The actual city of San Francisco would not exist until the first American governor of California granted a charter to the former Yerba Buena in 1847. This governor, John C. Frémont, was a renowned geographer who had mapped a great deal of the far West for the United States Army – he also coined the name “Golden Gate” for the entrance to San Francisco Bay (in 1846, before gold had been discovered) but his coining did not stick in its original form: drawing on his mastery of Classical Greek, Frémont had dubbed the breathtaking entry Chrysopylae, “Golden Gate.” (I am glad that the English form won out!) Frémont also established a bit of a tradition of Californian unorthodoxy: an Army officer, Colonel Frémont had been appointed governor by Commodore Stockton after the U.S. victory in the Mexican-American War. General Kearny felt this was an unacceptable slight – he outranked Frémont, after all! Kearny therefore arrested Frémont and sent him to Washington, D.C. charged with mutiny!

Frémont was convicted and almost immediately pardoned by President Polk. The whole affair convinced many of the former Mexican citizens who now found themselves under American rule that the Yanquis were as unstable as the Spanish Grandees who had been so intolerable. (All the principals have streets named after them in San Francisco!)

San Francisco, as this brief account illustrates, was unusual and unorthodox from its very founding. And California has often had a rough time with its governors! But in any case, a Happy 240th birthday to one of our nation’s – indeed, one of the world’s – most interesting and delightful cities!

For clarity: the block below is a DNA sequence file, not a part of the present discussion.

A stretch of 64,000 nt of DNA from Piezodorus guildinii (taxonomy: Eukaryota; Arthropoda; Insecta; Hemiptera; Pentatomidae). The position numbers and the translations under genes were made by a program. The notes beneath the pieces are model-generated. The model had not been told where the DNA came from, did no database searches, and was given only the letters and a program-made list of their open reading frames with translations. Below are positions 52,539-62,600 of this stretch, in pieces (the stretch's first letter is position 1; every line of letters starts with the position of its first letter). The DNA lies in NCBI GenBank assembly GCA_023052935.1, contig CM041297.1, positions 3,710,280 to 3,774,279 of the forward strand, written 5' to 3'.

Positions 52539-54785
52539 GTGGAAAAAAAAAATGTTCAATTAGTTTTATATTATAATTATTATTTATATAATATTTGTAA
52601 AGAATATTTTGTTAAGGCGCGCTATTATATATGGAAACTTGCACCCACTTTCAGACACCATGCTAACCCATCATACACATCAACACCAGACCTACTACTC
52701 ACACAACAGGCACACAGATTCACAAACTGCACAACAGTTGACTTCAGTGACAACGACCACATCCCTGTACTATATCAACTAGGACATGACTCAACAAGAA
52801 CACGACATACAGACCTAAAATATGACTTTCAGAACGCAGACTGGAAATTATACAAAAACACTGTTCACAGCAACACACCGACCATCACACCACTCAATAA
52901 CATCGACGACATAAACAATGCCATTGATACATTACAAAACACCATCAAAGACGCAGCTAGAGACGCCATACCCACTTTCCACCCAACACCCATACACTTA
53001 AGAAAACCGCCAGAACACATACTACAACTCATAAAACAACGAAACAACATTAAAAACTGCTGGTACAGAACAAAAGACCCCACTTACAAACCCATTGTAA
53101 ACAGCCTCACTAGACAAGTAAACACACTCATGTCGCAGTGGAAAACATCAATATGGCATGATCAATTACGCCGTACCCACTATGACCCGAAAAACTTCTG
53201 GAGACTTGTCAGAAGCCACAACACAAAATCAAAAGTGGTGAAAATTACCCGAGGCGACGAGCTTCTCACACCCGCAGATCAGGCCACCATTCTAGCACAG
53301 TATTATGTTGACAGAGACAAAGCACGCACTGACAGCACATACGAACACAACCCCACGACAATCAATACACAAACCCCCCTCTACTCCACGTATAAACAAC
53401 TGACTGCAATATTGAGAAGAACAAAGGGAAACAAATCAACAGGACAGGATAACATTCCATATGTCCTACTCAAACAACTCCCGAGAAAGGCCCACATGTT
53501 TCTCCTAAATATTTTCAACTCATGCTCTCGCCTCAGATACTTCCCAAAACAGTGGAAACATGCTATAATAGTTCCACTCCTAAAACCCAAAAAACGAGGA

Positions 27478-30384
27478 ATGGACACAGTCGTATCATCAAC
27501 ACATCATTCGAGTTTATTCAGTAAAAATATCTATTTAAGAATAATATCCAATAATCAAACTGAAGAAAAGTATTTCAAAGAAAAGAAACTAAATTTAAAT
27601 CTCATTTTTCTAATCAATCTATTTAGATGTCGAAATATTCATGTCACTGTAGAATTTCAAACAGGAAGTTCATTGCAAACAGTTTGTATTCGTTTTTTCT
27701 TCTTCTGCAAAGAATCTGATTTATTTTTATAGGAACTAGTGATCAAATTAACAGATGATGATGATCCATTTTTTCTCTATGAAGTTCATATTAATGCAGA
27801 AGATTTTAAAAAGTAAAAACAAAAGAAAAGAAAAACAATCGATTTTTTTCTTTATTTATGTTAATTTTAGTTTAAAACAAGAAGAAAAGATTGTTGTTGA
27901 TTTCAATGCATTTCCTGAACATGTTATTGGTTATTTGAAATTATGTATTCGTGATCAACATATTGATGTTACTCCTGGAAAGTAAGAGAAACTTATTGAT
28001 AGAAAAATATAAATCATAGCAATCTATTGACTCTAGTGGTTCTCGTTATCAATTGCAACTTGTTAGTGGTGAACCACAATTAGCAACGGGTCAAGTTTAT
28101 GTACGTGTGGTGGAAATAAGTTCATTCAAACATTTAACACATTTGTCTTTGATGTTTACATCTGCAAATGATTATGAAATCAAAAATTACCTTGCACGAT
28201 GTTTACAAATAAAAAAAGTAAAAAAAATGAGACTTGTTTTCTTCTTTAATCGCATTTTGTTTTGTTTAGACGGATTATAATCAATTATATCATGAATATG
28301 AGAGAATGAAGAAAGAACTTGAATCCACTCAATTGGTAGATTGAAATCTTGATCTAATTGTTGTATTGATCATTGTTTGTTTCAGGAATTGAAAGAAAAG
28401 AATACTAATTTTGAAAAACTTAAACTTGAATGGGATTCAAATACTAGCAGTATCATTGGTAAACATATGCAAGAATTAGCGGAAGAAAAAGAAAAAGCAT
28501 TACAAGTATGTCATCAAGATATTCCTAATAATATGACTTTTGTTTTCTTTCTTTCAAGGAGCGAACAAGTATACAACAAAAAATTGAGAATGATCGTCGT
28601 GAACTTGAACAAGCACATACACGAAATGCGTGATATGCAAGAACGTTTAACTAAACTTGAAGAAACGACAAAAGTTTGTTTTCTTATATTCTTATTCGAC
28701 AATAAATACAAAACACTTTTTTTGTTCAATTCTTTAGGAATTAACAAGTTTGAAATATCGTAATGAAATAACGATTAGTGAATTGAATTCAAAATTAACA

Downtown San Francisco looking eastward from UCSF Medical Center. This is an unorthodox view, most SF cityscapes looking westward. 06SEP08.

Jamie Rawson
Flower Mound, Texas

It is an odd thing, but everyone who disappears is said to be in San Francisco.

— Oscar Wilde

A Super VOTING Tuesday

For many of the United States of America, today is a voting day. As is the case with every Election Day, it represents an occasion to have important impact upon the future, and there is so much more at stake than just the immensely high-profile upcoming presidential race. Having that impact, of course, is only available to those who vote.

While the United States was still in the throes of the ferocious fighting of the Second World War, President Franklin Roosevelt took to the radio on 5 October 1944 to address a nation about the need and the obligation to vote:

Nobody will ever deprive the American people of the right to vote except the American people themselves, and the only way they could do that is by not voting at all.

The continuing health and vigor of our democratic system depends upon the public spirit and devotion of its citizens which find expression in the ballot box.